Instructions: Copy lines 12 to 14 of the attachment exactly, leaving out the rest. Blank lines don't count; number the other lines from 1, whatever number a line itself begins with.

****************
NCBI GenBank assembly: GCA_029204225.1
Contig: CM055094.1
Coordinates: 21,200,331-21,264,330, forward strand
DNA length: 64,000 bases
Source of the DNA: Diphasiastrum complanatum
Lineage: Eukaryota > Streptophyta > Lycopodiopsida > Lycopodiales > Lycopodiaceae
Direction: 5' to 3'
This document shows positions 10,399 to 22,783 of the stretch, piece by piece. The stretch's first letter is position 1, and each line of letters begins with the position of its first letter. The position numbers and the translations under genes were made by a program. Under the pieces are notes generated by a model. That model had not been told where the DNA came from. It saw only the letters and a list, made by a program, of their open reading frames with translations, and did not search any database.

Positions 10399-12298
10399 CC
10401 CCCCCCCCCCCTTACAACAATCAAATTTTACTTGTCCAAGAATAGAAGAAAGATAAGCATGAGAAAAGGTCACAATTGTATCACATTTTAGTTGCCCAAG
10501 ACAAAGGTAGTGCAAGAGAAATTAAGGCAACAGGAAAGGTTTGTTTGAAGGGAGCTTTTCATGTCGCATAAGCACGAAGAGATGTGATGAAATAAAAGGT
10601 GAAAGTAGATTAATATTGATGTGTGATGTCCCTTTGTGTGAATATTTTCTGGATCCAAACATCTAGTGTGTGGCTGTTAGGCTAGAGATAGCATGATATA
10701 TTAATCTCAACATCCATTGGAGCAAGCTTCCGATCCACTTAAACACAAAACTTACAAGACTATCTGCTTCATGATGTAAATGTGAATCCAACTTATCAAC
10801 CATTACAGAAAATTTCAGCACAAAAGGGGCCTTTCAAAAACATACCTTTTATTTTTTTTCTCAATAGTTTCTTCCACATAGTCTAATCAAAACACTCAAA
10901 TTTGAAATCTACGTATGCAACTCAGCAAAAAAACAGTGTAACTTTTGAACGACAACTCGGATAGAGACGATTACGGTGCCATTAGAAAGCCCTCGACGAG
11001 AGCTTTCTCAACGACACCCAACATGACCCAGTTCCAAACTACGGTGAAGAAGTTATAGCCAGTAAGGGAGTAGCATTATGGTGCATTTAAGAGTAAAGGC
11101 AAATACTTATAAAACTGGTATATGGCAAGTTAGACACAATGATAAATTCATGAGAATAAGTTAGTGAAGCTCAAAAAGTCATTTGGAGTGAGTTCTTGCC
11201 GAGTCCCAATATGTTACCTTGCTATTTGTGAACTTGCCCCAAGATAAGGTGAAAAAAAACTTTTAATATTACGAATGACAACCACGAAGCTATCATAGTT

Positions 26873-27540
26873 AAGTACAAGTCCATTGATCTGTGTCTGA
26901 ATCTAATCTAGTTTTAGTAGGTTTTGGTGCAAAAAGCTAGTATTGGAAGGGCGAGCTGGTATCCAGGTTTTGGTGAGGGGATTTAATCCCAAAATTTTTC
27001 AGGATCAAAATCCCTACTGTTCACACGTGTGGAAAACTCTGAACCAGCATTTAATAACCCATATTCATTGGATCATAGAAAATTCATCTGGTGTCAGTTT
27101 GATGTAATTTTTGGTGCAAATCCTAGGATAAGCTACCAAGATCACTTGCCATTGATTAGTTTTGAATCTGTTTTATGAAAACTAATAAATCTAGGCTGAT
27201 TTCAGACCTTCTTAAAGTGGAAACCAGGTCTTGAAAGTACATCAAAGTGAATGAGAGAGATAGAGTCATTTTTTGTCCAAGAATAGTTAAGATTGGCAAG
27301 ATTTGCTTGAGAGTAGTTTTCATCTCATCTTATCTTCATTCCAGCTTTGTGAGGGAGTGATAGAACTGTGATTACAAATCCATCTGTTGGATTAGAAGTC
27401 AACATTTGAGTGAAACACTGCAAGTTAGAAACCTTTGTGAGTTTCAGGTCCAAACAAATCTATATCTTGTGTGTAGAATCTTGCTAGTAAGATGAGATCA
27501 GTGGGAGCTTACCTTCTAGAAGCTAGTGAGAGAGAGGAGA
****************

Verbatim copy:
10501 ACAAAGGTAGTGCAAGAGAAATTAAGGCAACAGGAAAGGTTTGTTTGAAGGGAGCTTTTCATGTCGCATAAGCACGAAGAGATGTGATGAAATAAAAGGT
10601 GAAAGTAGATTAATATTGATGTGTGATGTCCCTTTGTGTGAATATTTTCTGGATCCAAACATCTAGTGTGTGGCTGTTAGGCTAGAGATAGCATGATATA
10701 TTAATCTCAACATCCATTGGAGCAAGCTTCCGATCCACTTAAACACAAAACTTACAAGACTATCTGCTTCATGATGTAAATGTGAATCCAACTTATCAAC